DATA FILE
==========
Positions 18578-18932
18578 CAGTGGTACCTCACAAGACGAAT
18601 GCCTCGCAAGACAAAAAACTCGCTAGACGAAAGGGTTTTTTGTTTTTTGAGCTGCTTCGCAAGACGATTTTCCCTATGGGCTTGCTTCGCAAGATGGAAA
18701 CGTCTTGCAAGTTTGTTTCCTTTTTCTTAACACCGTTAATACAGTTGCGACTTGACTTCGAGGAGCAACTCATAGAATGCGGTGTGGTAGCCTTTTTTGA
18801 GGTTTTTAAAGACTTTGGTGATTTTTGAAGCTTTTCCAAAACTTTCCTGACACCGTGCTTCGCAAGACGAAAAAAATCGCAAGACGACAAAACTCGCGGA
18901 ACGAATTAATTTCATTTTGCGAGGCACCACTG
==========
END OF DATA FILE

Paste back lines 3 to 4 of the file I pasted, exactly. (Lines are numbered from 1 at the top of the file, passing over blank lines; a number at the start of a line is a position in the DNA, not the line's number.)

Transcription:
18601 GCCTCGCAAGACAAAAAACTCGCTAGACGAAAGGGTTTTTTGTTTTTTGAGCTGCTTCGCAAGACGATTTTCCCTATGGGCTTGCTTCGCAAGATGGAAA
18701 CGTCTTGCAAGTTTGTTTCCTTTTTCTTAACACCGTTAATACAGTTGCGACTTGACTTCGAGGAGCAACTCATAGAATGCGGTGTGGTAGCCTTTTTTGA